Recent months have seen images of protesting farmers, tractors blockading dairy plants and retailer boycotts – all as a result of UK processor plans to reduce the price they pay to dairy farmers for their raw milk.
But according to the European Dairy Association (EDA), the “worst is behind us.”
Earlier this year, a number of UK-based dairy processors announced plans to reduce the price they pay to dairy farmers for their raw milk - citing a fall in market returns and a collapse in the value of cream.
In response to the reductions, campaigners Farmers For Action (FFA) targeted Arla Foods, Robert Wiseman Dairies and Dairy Crest. All three have since postponed their planned price cuts.
Farmer-led protests have also taken place across the European Union (EU) and processor milk price criticism continues.
EDA general secretary Dr Joop Kleibeuker told DairyReporter.com that despite the continued scrutiny, raw milk prices have begun to show some signs of recovery.
‘Worst is behind us’
“In the UK it was much more organised than in other European countries, but in certain parts of Europe dairy farmers are in a much worse situation,” said Kleibeuker referring to the UK protests.
“There have been concerns from the industry - including farmers and processors - that this could lead to a similar situation to that experienced in 2008.”
“There have been protests in other countries – even here in Brussels – but it is not on the same scale as those in the UK.”
Kleibeuker claims that since that time, raw milk prices across Europe have shown signs of improvement.
“There are clear indications that raw milk prices are recovering. I’m hopeful that this means the low milk prices are all the recent troubles are behind us.”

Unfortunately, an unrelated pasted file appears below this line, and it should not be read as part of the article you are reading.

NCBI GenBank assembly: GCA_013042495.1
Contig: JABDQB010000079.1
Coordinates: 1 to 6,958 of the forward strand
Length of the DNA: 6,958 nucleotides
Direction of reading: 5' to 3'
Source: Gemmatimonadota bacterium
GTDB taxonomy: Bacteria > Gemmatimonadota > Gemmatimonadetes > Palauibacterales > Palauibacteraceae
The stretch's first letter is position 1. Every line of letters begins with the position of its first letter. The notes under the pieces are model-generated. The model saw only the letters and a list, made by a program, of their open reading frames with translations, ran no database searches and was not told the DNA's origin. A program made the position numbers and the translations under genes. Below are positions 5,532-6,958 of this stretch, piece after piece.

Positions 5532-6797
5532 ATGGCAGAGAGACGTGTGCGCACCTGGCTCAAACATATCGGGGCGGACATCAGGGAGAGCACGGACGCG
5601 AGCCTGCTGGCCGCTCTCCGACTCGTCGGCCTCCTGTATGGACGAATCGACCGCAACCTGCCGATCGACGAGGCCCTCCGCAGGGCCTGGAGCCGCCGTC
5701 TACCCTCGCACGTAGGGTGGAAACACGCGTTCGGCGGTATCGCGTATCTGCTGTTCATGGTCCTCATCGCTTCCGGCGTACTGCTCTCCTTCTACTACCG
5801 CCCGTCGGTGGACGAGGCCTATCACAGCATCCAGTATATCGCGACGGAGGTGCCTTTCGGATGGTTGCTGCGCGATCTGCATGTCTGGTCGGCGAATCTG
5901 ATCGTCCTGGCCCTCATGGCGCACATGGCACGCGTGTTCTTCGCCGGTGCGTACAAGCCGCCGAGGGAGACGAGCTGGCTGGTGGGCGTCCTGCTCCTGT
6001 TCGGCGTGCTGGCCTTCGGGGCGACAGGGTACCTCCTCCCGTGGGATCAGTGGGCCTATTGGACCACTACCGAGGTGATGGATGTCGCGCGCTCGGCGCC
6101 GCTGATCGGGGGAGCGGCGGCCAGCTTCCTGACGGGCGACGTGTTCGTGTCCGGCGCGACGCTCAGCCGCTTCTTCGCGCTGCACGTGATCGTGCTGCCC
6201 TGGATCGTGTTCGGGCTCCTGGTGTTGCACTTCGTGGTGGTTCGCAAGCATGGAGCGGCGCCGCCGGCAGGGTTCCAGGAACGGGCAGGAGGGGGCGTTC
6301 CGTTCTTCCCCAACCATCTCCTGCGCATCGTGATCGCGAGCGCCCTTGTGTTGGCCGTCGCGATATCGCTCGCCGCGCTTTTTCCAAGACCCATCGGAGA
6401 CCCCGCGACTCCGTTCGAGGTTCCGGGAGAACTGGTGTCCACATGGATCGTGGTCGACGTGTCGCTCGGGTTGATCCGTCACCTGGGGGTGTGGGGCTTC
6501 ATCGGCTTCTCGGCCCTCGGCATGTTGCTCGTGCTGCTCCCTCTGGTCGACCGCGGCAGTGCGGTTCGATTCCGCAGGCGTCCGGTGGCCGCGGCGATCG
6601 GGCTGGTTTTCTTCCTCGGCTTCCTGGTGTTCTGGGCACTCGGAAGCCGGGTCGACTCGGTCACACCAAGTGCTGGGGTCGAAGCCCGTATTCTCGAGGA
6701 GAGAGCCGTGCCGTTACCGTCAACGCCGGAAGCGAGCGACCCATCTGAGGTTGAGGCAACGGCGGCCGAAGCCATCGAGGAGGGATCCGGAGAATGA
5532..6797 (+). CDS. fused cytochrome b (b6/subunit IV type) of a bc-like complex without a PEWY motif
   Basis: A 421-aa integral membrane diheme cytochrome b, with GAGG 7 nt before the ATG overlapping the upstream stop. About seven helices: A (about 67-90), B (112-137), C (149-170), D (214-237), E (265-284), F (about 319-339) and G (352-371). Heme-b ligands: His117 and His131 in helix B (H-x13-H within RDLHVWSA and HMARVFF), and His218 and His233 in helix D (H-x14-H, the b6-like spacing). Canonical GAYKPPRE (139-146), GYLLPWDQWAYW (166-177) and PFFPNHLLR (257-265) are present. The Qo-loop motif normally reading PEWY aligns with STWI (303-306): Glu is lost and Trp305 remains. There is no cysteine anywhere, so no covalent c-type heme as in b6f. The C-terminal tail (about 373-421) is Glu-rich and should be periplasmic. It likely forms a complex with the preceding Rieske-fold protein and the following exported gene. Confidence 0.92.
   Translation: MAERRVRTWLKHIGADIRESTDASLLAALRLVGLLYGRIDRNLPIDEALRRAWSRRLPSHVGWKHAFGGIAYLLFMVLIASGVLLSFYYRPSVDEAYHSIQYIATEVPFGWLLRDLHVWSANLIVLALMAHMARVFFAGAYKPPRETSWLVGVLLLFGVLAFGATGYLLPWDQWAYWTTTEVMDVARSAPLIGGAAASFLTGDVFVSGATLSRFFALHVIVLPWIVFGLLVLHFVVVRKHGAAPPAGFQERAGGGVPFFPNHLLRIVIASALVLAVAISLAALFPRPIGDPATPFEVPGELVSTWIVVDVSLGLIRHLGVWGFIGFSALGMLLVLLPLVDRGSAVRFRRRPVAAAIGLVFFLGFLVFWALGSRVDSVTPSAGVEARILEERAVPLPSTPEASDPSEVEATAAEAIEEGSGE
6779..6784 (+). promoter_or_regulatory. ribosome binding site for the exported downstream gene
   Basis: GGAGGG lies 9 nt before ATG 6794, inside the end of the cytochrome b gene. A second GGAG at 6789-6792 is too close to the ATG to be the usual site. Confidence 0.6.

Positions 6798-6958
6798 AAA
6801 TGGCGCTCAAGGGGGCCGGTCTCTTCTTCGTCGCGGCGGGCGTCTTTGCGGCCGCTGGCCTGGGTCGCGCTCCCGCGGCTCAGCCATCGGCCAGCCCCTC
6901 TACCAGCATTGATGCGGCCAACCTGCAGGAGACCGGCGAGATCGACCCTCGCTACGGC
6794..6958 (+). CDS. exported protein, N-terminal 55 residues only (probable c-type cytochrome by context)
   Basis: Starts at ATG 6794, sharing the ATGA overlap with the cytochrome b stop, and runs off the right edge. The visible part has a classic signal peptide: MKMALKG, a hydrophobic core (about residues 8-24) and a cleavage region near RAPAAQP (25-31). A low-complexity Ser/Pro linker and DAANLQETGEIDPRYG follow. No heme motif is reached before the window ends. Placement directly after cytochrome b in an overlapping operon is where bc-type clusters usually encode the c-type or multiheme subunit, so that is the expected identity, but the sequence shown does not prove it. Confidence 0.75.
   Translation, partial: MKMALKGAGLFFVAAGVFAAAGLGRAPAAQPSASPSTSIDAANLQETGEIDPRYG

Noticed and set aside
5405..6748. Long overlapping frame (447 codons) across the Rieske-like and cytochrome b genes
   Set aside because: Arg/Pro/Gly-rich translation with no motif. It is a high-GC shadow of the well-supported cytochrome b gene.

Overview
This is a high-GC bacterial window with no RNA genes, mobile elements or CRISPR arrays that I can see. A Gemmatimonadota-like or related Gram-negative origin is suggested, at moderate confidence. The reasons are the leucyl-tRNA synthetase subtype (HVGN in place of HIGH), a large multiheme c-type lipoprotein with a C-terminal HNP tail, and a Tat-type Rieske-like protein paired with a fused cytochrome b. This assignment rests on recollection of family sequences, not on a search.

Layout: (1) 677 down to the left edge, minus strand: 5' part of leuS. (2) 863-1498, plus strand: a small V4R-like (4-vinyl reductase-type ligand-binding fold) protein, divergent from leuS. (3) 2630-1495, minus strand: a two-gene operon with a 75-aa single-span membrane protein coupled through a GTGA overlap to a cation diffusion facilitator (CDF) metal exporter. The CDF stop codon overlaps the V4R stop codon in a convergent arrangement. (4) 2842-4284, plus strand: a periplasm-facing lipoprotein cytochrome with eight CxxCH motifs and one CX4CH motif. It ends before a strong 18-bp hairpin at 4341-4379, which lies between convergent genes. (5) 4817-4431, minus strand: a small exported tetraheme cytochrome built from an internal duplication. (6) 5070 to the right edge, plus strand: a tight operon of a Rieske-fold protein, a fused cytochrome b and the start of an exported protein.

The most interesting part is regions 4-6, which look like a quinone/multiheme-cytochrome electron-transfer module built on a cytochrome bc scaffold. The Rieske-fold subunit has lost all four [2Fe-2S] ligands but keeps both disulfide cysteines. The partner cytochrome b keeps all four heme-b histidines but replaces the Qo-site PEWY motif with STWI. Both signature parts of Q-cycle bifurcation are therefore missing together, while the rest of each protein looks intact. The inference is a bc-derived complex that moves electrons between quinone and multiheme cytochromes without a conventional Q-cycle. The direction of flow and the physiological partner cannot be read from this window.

“It seems the worst is behind us,” he added.
Despite the improvements and delayed price reductions, the FFA continues to protest in the UK and scrutiny continues over the paid to farmers.
In Sweden, Arla Foods has been subject to some criticism over the price it pays for its raw milk supply. But according to Arla, it is just not possible to pay farmers any more for their milk.
“If we were to raise the price paid for milk to dairy farmers, we would run the company at a loss,” said Arla Sweden CEO Christer Alberg at a recent meeting.
Despite his optimism, Kleibeuker has also warned that the coast isn’t clear for everyone – some could still find themselves subjected to price reductions.
“Powdered milk prices are down at the moment, which means the prices paid to the farmers that directly supply powdered milk producers are down,” said Kleibeuker.
“On the other hand, those delivering milk to cheese producers may be getting a better price. The price differs depending on the type of products being produced from the milk. The effect on the farmers differs,” he added.